I am a comic book collector and happy to be one. I might say “proud” if I hadn’t, over a year ago, switched to reading digital as opposed to print comics. I feel a bit robbed of the tactile sensations of the hobby – of the turn of the page, the sneaking look to the panel a page over, the bagging and shorting and stacking and filing. Though I read my comics in a different medium than I used to, I still treat each Wednesday (comic book delivery day to specialty shops around the country) as different from the other days of the week. I subscribe and now, rather than go to the comic store to be handed the books pulled for my “Hold Slot,” I click a button on my iPad and watch them download.

Then I read them.

Rare is the week that I don’t read them all between Wednesdays and some weeks I have, well… let’s just say more comic books in my digital downloads than a grown man should. Comic book legend Will Eisner (creator of The Spirit) is one of the most influential men even to put pencil to drawing board in the pursuit of making comics. So influential was he that the industry awards (think the Oscars or the Emmys or the Grammys) are named The Eisner Awards. He called comic books “sequential art,” perhaps because he became embarrassed by his profession when he had to admit what he did for a living. This is my weekly reaction to the comics I read.

Comics I Read Last Week:

CaptureThe best comic I read last week was Action Comics #1002

Writer: Brian Michael Bendis

Artist: Pat Gleason

I love Brian Michael Bendis, okay? Even when he is not at the absolute top of his game or when he is feeling out a new character. I would argue he is not quite comfortable with Superman just yet, but he is getting close and I am really enjoying the story he is weaving here. He is an incredible talent and the DC flagship character deserves him.

But the real star – so far – of this latest Action Comics run is penciller Pat Gleason. Wow. He has remade his style in Action as if he is aware (and I am sure he is) of how important this particular pairing on this particular title his. Eschewing what was becoming somewhat of a cartoony, though pleasing, take, Gleason has grounded this run of Action in a realism that benefits the character and the story Bendis is telling.

Superman is super in this short run and I hope he continues to be.

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Filed under Action Comics, Comic Book Pick of the Week, Comic Book Review, Comic Books, DC Comics, Marvel Comics, Superman, Weekly Comic Book Review

Link’n’Blogs – 7.20.18: Superman’s Record Breaking Feat of Literature?


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I loved Lincoln Logs when I was a kid. Though I never entertained the idea that I would be a designer, engineer or architect, something about putting together these wooden and plastic pieces was simply simple fun. Connecting to ideas through the blogosphere seems similar to this pursuit, hence the title of this weekly post. Each Friday, I intend to post something interesting I’ve read out there on the internets. Hopefully others will find these posts as fun or thought provoking as I have.

It is now official and American literature scholars should pay attention: Comic books are a true form of literature, one of the purest forms of literature born in this country and feature the longest running American fictional character continuously in print. But do not believe me, believe the Guinness Book of World Records. Click the iconic cover to Action Comics #1 below for full details…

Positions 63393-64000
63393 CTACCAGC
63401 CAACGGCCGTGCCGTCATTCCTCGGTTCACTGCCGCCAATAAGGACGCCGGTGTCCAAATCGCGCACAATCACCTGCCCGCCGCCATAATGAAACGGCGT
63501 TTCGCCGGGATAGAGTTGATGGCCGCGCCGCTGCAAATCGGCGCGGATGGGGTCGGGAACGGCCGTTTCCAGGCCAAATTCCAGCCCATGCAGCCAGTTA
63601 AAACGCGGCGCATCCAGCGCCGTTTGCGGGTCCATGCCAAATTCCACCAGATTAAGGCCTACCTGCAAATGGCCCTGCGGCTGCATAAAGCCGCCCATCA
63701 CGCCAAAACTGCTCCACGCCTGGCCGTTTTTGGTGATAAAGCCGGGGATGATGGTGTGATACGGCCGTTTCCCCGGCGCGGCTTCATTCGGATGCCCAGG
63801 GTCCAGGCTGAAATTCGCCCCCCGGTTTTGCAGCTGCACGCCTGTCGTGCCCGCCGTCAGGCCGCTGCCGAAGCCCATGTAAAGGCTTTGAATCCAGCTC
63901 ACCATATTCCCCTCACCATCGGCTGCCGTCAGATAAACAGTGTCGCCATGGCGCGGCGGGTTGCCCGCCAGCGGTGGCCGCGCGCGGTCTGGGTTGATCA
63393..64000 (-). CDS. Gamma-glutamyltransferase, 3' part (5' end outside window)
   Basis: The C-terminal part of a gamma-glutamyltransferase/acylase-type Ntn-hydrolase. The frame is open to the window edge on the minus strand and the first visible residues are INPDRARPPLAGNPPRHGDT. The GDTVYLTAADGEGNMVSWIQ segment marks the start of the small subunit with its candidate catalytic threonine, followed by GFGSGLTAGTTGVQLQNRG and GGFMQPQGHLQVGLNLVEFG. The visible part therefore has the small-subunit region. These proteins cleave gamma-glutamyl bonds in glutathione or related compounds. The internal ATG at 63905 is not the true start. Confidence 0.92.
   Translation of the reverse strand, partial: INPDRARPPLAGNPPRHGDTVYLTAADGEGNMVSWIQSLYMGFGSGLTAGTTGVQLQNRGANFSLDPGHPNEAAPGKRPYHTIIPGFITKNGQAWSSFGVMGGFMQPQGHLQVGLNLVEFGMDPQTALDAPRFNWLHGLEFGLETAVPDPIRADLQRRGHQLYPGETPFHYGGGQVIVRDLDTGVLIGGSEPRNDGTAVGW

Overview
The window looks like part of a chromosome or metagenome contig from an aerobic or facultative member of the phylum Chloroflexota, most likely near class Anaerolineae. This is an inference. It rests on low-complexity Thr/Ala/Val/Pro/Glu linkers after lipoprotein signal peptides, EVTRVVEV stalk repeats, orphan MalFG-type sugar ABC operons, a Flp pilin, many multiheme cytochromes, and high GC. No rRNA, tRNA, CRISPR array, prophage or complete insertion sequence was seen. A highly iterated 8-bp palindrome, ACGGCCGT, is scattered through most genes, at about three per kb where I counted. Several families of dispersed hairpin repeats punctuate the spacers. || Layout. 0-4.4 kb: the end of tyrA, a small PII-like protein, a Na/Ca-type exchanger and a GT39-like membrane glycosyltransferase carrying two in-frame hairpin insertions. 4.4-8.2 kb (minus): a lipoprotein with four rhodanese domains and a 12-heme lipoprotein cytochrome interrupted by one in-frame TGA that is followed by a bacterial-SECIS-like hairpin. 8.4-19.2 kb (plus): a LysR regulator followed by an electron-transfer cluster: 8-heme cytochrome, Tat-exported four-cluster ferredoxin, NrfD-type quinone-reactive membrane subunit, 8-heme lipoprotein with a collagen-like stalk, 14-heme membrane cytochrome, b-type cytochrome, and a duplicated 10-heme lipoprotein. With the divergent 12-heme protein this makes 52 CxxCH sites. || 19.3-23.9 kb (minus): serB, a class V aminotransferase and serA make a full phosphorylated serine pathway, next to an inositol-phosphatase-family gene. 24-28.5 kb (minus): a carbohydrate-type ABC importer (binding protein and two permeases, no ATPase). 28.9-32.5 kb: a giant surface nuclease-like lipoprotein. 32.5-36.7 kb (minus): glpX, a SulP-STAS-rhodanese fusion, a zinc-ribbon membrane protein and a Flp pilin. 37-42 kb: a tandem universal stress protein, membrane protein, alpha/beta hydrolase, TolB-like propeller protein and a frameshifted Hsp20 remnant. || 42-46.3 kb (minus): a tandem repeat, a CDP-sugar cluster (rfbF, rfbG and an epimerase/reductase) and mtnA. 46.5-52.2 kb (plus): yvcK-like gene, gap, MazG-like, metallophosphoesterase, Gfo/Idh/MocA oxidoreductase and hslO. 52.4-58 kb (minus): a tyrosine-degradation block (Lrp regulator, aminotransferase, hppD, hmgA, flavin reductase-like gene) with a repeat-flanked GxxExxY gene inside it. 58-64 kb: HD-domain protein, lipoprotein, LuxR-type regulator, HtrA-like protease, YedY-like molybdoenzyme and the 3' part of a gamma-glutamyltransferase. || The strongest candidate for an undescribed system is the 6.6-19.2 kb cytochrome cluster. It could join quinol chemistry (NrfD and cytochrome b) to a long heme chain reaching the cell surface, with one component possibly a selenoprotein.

Action_Comics_1

 

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The Best Sequential Art I Read Last Week: April 18 – 24, 2018


Related Content from And There Came A Day:


I am a comic book collector and happy to be one. I might say “proud” if I hadn’t, over a year ago, switched to reading digital as opposed to print comics. I feel a bit robbed of the tactile sensations of the hobby – of the turn of the page, the sneaking look to the panel a page over, the bagging and shorting and stacking and filing. Though I read my comics in a different medium than I used to, I still treat each Wednesday (comic book delivery day to specialty shops around the country) as different from the other days of the week. I subscribe and now, rather than go to the comic store to be handed the books pulled for my “Hold Slot,” I click a button on my iPad and watch them download.

Then I read them.

Rare is the week that I don’t read them all between Wednesdays and some weeks I have, well… let’s just say more comic books in my digital downloads than a grown man should. Comic book legend Will Eisner (creator of The Spirit) is one of the most influential men even to put pencil to drawing board in the pursuit of making comics. So influential was he that the industry awards (think the Oscars or the Emmys or the Grammys) are named The Eisner Awards. He called comic books “sequential art,” perhaps because he became embarrassed by his profession when he had to admit what he did for a living. This is my weekly reaction to the comics I read.

Comics I Read Last Week:

The best comic I read last week was Action Comics #1000.

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Writers: Brian Michael Bendis, Peter J. Tomasi, Paul Dini, Marv Wolfman, Dan Jurgens, Geoff Johns, Louise Simonson, Tom King, Scott Snyder and Brad Meltzer

Artists: Dan Jurgens, Jim Lee, Patrick Gleason, Curt Swan, Olivier Coipel, Clay Mann, Jose Luis Garcia Lopez, John Cassaday, Jerry Ordway, Tim Sale, Butch Guice, 

It would be all but impossible to choose the best story from Action Comics #1000. This landmark issue, celebrating Superman’s 80th year in continual publication, struck just the perfect balance between nostalgia and forward motion. This star-studded collection of creators each brought her or his A-game to the proceedings and each of the installments in the 80 page giant highlighted a different aspect of the Man of Steel – a different part of the whole that makes him the first and the best superhero of them all.

The best story may well be hard to identify, but my favorite is not. Give “Never Ending Battle” by Peter J. Tomasi and Patrick Gleason that distinction. Both clever tribute to era-after-era of Superman incarnations and a distillation of what makes the character tick, this story is moving and heroic. Patrick Gleason gives readers Superman after Superman from the original 1930s version to the Super Friends cartoon to the Frank Miller interpretation. “Never Ending Battle” is fascinating and fun.

The whole issue is. If you are a person who does not believe that Superman is an interesting character, think again. The prologue to Brian Michael Bendis’ upcoming run on the character is so full of potential that one can envision Superman on the top of the comic book sales charts.

Where it belongs.

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Filed under Action Comics, Comic Book Pick of the Week, Comic Book Review, Comic Books, DC Comics, Marvel Comics, Superman, Weekly Comic Book Review